Gentileschi specialized in making beautiful feminized fury, crafting her images such that the viewer is forced to see themselves in her Biblical heroines. And unlike the stoic, dispassionate virgins found in other works illustrating the same stories, Gentileschi’s women appear as protagonists in their own stories — filled with rage, or terror, or divine righteousness. They are women taking control of their own narratives with glorious, shameless, orgiastic glee.
As anyone who heads to court expecting justice may come to learn, being found guilty or not guilty is not the end of anyone’s story, victim nor perpetrator. Gentileschi’s attacker was found guilty but never experienced his punishment. When the law doesn’t provide the justice you want — perhaps, even when it does — we all have to find ways to keep moving ahead. For Gentileschi, it was to continue producing beautiful, gruesome paintings. Her life had been changed by her experience with her abuser, but she would not allow that to keep her from pursuing her passion or carving her own path.
As long as women have had their voices and words taken from them we find women who find ways to communicate everything you need to know through song, art, craft, and the myriad other seemingly invisible ways women have always been filling in the blanks in our culture with their beautiful rage. And yet the work going on auction next month, Lucretia, tells a different story.
Lucretia is not a Biblical character, but like the wronged biblical heroines Gentileschi preferred to portray, is a woman who has suffered at the hands of men. According to Roman myth, Lucretia was the wife of a Roman general who was blackmailed and raped by a soldier. She chose death by suicide, and the moment if this choice was a popular subject of artists of the era. Gentileschi finds as much empathy in this work as she did rage in the images of Judith and Holofernes. Women’s pain is not a single narrative, and she explores the experiences of women pursuing vengeance, offering forgiveness, and succumbing to their internal misery. No one narrative supersedes the others; she found each equally worth exploring and elevating.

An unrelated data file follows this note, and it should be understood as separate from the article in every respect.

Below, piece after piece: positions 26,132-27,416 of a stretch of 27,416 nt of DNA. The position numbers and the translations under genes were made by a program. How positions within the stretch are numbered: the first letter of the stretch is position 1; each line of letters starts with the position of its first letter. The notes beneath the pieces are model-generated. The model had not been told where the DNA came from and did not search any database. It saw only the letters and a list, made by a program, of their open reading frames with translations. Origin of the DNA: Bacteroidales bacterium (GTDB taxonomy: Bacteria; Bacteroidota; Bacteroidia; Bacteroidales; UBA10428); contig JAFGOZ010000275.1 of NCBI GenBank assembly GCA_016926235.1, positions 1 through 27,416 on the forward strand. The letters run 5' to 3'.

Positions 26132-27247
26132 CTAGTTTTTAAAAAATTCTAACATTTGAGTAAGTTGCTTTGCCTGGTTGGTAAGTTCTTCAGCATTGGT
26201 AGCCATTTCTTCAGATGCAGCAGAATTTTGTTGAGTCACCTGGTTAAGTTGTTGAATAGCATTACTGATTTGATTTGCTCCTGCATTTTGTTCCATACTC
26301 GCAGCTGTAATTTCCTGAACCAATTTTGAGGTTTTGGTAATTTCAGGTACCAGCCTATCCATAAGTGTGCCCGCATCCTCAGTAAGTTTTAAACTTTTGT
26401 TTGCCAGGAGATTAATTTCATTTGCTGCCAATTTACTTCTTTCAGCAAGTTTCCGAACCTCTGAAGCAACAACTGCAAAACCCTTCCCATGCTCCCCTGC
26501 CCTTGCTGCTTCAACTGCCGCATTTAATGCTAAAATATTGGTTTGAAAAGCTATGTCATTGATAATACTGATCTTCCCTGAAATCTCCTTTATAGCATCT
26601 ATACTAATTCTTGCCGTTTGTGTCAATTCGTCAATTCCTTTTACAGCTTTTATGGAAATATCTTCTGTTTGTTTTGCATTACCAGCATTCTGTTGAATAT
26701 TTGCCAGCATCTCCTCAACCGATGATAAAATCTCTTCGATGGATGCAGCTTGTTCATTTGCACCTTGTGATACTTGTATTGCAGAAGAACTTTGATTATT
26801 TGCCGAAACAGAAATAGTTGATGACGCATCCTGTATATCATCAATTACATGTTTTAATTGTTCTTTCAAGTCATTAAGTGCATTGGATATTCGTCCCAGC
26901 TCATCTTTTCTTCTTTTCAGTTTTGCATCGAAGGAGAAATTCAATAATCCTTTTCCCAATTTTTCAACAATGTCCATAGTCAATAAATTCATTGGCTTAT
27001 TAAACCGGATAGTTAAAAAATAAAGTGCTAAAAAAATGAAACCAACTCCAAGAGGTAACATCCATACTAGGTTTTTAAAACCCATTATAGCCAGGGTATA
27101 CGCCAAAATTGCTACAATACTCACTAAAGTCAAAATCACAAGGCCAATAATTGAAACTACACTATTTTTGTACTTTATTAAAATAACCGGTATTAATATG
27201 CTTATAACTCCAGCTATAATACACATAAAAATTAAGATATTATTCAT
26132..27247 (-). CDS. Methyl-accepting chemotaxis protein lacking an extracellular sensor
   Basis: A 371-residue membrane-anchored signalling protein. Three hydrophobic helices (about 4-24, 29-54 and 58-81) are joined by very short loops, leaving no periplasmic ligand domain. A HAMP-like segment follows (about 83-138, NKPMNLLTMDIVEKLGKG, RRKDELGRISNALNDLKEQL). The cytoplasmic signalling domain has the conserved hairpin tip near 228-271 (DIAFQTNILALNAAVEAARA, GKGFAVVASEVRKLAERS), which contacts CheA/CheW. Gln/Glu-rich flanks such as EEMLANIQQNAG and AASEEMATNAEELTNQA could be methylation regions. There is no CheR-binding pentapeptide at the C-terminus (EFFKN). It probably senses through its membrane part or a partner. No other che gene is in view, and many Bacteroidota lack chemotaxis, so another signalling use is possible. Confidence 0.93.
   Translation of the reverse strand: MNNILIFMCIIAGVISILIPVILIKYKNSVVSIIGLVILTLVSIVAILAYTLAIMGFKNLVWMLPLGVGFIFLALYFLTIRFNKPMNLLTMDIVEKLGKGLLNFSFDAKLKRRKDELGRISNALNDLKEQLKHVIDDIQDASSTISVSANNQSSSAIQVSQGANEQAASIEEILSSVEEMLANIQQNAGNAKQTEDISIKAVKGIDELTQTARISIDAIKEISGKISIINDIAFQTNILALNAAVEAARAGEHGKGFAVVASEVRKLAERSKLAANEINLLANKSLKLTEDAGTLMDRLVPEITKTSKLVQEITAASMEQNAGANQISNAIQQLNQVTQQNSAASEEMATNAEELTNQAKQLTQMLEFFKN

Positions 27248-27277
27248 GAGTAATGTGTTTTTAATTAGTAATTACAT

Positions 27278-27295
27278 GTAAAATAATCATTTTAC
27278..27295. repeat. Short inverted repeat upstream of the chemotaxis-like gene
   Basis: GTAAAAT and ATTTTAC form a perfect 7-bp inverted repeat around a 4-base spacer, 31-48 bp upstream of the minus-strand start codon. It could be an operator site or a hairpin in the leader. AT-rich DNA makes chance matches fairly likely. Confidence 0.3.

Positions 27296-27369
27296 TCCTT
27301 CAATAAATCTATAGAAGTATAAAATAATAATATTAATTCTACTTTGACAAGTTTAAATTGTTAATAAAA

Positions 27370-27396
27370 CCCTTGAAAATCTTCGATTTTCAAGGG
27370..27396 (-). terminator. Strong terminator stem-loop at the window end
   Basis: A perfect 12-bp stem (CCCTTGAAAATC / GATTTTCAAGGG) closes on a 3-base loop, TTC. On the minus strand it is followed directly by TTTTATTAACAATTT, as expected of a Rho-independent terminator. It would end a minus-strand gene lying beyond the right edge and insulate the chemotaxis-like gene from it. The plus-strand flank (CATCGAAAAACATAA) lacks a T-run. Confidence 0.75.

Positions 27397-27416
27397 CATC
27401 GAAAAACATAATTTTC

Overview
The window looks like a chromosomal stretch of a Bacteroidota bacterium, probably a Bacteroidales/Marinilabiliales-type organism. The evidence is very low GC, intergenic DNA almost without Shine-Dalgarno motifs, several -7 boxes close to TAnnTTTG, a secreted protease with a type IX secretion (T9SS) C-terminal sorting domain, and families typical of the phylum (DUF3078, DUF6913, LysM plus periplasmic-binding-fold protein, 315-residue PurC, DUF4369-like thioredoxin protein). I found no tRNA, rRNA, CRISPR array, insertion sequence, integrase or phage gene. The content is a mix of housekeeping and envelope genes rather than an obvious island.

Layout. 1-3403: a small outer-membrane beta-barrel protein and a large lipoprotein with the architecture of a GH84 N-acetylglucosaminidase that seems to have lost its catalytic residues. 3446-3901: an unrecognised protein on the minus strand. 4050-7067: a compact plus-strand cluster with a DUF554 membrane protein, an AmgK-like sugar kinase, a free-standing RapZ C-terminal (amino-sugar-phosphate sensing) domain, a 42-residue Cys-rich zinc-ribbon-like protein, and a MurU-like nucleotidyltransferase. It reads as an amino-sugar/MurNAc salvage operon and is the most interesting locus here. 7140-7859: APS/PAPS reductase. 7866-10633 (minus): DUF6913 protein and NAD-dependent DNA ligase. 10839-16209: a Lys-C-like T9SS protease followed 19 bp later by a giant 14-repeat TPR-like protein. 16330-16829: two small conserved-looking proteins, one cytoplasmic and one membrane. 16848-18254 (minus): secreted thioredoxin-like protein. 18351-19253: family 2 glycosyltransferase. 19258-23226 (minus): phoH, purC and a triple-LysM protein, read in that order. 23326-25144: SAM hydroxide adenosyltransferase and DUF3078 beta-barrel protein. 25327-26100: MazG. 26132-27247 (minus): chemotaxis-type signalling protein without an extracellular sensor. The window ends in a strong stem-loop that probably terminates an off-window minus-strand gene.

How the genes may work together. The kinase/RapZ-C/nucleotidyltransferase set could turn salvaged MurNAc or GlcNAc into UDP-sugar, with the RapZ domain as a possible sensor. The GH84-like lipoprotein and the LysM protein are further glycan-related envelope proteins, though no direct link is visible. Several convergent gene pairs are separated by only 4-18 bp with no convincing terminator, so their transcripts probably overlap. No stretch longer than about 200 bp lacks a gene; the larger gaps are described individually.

Artemisia Gentileschi continued painting throughout her life, creating works under the patronage of notable figures such as the House of Medici and Charles I of England. She had a daughter, named Prudentia after Artemisia’s late mother, who she trained to be a painter as well. It’s not known exactly how or when Artemisia Gentileschi died, but it was likely around 1656, when the plague swept through and many people — including other notable artists — died. Her final burial place isn’t known, but her art is still showing in galleries throughout Europe, the United States, and in Mexico (here’s a list of which paintings are where). And to take a look at more of her work, Art History Project has a gorgeous online gallery of all of her known paintings.
There’s so much out there now for those who want to really dig into Artemisia’s life and story. Beginning with the new YA novel Blood Water Paint, recently selected as a finalist for the National Book Award. A new play based on her experiences debuted at the Edinburgh Fringe Festival. The National Gallery is live blogging the restoration of her painting ‘Self Portrait as Saint Catherine of Alexandria’.
In the realm of nonfiction, some recent-ish books include Artemisia Gentileschi: The Language of Painting and Violence and Virtue: Artemisia Gentileschi’s “Judith Slaying Holofernes” by Eve Straussman-Pflanzer. And for historical fiction, check out The Passion of Artemisia: A Novel by Susan Vreeland, Artemisia: A Novel by Alexandra Lapierre (translated by Liz Heron), and Artemisia by Anna Banti (translated by Shirley D’Ardia Caracciolo).
Ann Foster is a writer and historian with a research interest in the intersection of women, history, and pop culture, especially the lives and stories of figures both well-known and half-forgotten. patreon.com/annfosterwriter